Saleska and Didan's co-authors are Alfredo Huete, UA professor of soil, water and environmental science and NASA-EOS MODIS science team member, and Humberto Ribeiro da Rocha of the department of atmospheric science at the University of So Paulo in Brazil. The research was funded by NASA.
The UA scientists and their Brazilian colleague already knew the Amazon forest took advantage of the annual dry season's relatively cloudless skies to soak up the sun and grow. The UA scientists and some other researchers had conducted previous research using satellite data in combination with field measurements and showed that intact Amazon forest increases photosynthesis, actually "greening up," during the dry season.
However, no one had examined how the forest responded to a drought. The severe 2005 drought and the detailed, long-term observations from two NASA satellites -- one that maps the greenness of vegetation, one that measures rainfall in the tropics -- gave the researchers what they needed to see how the Amazon forest responds to a major drought.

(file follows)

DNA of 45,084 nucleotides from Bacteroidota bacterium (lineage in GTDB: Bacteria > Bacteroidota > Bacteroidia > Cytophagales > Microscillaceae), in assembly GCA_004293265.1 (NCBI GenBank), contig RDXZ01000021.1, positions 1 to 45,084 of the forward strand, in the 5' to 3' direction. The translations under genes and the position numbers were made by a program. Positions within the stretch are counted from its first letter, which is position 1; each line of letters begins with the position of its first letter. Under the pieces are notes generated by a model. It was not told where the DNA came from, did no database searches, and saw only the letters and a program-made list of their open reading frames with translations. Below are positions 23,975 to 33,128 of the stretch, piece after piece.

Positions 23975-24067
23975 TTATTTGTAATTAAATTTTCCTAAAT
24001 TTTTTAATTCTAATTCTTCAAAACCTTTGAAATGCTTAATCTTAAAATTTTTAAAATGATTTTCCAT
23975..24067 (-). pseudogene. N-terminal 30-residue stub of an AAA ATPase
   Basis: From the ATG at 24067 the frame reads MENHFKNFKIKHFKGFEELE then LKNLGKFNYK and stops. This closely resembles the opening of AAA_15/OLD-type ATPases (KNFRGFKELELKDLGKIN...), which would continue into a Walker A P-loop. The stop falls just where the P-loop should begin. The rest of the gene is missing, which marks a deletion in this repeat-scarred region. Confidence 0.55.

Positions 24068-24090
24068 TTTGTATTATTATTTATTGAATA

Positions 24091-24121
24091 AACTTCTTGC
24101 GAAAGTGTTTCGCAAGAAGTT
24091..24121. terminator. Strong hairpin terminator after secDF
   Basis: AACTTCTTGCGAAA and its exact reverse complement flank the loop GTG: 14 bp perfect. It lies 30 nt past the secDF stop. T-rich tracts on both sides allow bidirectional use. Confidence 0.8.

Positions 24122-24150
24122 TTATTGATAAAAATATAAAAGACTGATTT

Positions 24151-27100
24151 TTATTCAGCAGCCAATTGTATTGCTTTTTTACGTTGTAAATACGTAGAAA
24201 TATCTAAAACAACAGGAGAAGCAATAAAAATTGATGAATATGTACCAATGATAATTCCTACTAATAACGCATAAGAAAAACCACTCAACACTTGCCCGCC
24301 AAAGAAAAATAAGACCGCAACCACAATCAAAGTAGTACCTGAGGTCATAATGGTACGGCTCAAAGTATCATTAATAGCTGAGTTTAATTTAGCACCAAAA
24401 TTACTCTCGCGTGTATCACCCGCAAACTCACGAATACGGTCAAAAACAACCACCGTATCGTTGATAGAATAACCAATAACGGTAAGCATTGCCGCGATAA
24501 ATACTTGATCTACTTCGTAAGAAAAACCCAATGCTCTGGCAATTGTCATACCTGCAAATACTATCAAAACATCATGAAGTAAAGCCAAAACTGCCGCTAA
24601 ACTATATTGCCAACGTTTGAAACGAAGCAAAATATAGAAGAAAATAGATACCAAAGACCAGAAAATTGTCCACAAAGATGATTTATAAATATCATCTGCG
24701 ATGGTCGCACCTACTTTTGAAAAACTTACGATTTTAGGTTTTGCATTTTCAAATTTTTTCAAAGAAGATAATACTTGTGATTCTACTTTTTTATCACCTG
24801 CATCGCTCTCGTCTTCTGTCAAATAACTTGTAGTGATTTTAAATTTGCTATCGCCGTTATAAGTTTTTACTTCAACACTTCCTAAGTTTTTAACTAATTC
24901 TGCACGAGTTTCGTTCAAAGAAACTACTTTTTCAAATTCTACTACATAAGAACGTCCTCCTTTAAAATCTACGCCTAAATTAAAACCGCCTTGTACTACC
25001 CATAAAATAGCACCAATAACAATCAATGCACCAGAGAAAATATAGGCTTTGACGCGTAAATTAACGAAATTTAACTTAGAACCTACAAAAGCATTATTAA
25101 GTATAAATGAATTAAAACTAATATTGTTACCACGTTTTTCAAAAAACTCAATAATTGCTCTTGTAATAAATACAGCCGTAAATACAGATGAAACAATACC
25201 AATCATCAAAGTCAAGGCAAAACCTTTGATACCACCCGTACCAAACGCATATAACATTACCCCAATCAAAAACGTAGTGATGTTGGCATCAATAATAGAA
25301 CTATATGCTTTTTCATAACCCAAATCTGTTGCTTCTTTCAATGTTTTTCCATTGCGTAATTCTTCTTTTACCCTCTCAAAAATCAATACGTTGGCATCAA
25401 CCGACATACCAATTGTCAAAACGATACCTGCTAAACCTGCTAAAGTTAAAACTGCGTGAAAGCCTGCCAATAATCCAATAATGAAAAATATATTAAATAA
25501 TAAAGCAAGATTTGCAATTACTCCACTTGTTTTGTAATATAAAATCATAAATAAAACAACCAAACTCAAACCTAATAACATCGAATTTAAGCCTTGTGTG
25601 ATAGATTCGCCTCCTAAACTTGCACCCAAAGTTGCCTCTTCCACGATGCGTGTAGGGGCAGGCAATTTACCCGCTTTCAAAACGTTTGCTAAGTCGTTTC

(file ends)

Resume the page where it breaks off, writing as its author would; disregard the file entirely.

The researchers used the month-to-month maps of changes in vegetation status across the Amazon available from the Moderate Resolution Imaging Spectroradiometer, or MODIS, carried by the Terra satellite, launched in 1999. The team gathered observations of rainfall in the Amazon from the Tropical Rainfall Measuring Mission spacecraft, launched in 1997.
The seven-to-nine years of observations from the satellites allowed the scientists to map "normal" rainfall and greenness conditions in non-drought years. When the team compared those conditions to the same months of the 2005 drought, the researchers found that areas of Amazon's intact forests that had received below-normal rainfall in 2005 also had above-average greenness.
Global climate models predict the Amazon forest will
|Contact: Mari N. Jensen|
University of Arizona